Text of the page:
By Anne Marie Amacher
The Catholic Messenger
DAVENPORT — About 20 years ago, Pat Cannaday was doing prison ministry at the East Moline, Illinois, Correctional Center. There she met Father Jerry Logan, a priest of the Diocese of Peoria, Illinois.
He asked whether she knew how to fix statues. He had a life-size St. Jude statue with a hole in it and a St. Joseph statue with some nicks. She did not know how to fix statues, but the request led her on a journey to develop that skill. “I told him to put it in the car and I would see what I could do,” Cannaday said after going to the parish where he was serving.
She contacted a friend whose mother fixed statues and asked for guidance on how to do some of the work. Over the years Cannaday, a member of Holy Family Parish in Davenport, has experimented with different methods and different mediums to repair damaged and broken statues. “Every statue is a different challenge,” she said.
About a year ago she heard about a statue at John F. Kennedy Catholic School in Davenport that had been knocked over by accident. The school planned to dispose of the statue, but she asked if she could take a look. “It was pretty damaged,” she said, describing the statue as looking like a bunch of puzzle pieces. She took it home anyway to repair and paint.
A unique feature of the statue, in Cannaday’s mind, is the beige color of Mary’s cloak. Typically it is a light blue. She felt the need to leave the original color even though she could have changed it. Cannaday took pictures throughout the repair process. The statue is back at the school, in a higher location.
Cannaday said she has encountered a number of mediums to work on from plaster to metal to marble for example. Mother Susan Rueve of the Franciscan Sisters of Christ the Divine Teacher in Davenport had a metal statue in need of repair. Cannaday said she consulted some workers at an auto repair shop to find an epoxy-type material to make repairs.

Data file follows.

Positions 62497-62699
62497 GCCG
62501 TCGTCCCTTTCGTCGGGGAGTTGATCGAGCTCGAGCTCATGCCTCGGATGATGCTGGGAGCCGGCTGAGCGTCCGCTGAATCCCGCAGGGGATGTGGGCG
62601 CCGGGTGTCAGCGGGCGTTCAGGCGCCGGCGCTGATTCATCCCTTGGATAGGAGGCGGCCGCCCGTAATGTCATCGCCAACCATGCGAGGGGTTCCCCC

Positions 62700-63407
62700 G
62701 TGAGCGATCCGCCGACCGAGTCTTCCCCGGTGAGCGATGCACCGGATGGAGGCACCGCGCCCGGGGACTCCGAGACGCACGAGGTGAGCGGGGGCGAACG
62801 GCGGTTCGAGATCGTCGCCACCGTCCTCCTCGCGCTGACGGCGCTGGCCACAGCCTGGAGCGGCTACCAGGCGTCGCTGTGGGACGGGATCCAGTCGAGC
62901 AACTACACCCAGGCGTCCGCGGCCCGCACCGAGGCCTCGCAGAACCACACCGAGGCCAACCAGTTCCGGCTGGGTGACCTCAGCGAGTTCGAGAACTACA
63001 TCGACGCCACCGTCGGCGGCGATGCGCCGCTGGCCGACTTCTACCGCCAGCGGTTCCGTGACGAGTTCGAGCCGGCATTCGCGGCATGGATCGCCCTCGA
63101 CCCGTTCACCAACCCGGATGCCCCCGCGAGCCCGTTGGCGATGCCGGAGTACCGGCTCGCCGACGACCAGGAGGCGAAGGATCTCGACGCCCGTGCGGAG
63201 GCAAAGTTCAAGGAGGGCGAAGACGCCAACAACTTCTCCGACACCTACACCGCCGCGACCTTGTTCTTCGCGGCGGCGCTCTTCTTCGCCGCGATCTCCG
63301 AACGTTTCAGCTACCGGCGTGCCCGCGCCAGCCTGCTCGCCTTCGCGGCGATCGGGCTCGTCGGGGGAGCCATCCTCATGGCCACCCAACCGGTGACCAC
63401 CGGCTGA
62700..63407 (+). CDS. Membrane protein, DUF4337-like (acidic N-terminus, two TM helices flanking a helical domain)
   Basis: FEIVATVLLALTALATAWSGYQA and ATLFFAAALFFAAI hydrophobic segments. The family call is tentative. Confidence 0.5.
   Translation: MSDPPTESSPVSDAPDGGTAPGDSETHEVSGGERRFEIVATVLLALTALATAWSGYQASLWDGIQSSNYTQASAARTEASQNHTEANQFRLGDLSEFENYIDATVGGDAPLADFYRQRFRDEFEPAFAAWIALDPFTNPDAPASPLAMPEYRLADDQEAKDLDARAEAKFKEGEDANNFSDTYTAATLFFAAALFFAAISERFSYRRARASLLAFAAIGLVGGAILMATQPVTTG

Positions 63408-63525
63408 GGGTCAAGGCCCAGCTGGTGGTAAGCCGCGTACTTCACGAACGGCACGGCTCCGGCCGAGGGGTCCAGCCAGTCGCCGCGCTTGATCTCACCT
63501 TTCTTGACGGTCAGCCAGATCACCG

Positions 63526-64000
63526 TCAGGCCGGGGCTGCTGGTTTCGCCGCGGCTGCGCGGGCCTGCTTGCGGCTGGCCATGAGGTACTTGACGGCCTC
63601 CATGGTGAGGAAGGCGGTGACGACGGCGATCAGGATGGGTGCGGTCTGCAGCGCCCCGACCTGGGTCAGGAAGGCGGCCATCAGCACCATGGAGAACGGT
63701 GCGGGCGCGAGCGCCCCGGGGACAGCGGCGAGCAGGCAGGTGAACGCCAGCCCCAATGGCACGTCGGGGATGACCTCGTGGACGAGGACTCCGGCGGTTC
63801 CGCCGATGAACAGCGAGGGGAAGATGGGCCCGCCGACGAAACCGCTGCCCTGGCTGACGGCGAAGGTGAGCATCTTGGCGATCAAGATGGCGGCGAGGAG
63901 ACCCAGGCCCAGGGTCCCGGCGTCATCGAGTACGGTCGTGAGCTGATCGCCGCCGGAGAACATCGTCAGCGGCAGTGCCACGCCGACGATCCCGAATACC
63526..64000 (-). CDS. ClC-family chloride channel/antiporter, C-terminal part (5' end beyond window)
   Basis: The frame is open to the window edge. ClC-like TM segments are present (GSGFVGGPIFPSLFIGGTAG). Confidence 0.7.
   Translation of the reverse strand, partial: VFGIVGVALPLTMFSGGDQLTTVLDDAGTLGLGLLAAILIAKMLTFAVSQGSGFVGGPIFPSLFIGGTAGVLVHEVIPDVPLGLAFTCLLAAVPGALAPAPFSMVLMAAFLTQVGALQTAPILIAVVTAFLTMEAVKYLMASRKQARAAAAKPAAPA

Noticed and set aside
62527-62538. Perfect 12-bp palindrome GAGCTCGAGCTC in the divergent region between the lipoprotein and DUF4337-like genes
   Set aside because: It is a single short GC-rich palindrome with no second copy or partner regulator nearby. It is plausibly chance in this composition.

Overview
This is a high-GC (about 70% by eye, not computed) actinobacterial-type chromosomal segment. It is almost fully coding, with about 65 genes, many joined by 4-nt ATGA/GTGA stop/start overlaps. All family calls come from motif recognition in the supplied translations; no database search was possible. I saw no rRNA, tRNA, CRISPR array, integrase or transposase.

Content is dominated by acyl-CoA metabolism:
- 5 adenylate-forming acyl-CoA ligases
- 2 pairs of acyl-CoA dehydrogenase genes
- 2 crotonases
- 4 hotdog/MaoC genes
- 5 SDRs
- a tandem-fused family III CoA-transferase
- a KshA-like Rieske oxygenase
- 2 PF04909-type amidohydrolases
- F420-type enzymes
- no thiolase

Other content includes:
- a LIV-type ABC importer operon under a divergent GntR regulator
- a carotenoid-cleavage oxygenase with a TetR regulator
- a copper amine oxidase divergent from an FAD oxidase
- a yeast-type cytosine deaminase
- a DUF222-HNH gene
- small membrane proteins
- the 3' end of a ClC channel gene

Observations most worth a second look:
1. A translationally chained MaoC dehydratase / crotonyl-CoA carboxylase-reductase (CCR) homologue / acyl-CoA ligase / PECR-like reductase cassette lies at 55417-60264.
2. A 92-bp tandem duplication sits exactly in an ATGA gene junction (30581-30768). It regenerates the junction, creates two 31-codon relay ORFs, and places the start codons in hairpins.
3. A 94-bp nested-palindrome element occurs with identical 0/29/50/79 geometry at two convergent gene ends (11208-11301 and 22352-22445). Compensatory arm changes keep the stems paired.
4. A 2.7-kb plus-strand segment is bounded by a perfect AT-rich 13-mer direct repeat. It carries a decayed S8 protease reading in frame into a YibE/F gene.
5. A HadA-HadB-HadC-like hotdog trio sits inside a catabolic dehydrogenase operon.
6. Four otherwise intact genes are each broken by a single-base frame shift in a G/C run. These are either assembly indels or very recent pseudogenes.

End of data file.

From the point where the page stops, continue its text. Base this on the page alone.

Earlier this year she was cleaning marble statues at Holy Family Church. “I had to research methods on how to clean marble,” she said. “It’s a learning experience.” Any time she tries something new, she always does a test on the back side — just in case something doesn’t quite work out as planned.
While researching marble, Cannaday learned that it needs to be sealed every few months. The statues at the church likely weren’t sealed much over the decades. Some statues had coats of soot, especially those closer to candles.
After the former St. Joseph Church in Davenport closed, Cannaday saw two statues in a dumpster. She retrieved them and made inquiries of people she thought might want the statues. Father Logan did. “He loved saints. He also had a great devotion to Mary.”
Shortly before Father Logan died, Cannaday worked on a life-size statue for him. He lived in the rectory of Sacred Heart Parish in Rock Island, Illinois, at the time. The two discussed the possibility of providing a room at the parish for her to do statue repair work. “We planned to make a shop, but he got sick and passed away two days before it was to open.”
Her work has been free of charge to priests and parishes. “It’s hard to charge for the work. Each piece is a challenge and an accomplishment. I also pray for whomever I am doing the repair for and to the saint that I am fixing.” She often recites the Chaplet of Divine Mercy while working.
To contact Cannaday about statue repairs email her at patcannaday@ gmail.com or call (563) 528-6724.
Support The Catholic Messenger’s mission to inform, educate and inspire the faithful of the Diocese of Davenport – and beyond! Subscribe to the print and/or e-edition, or make a one-time donation, today!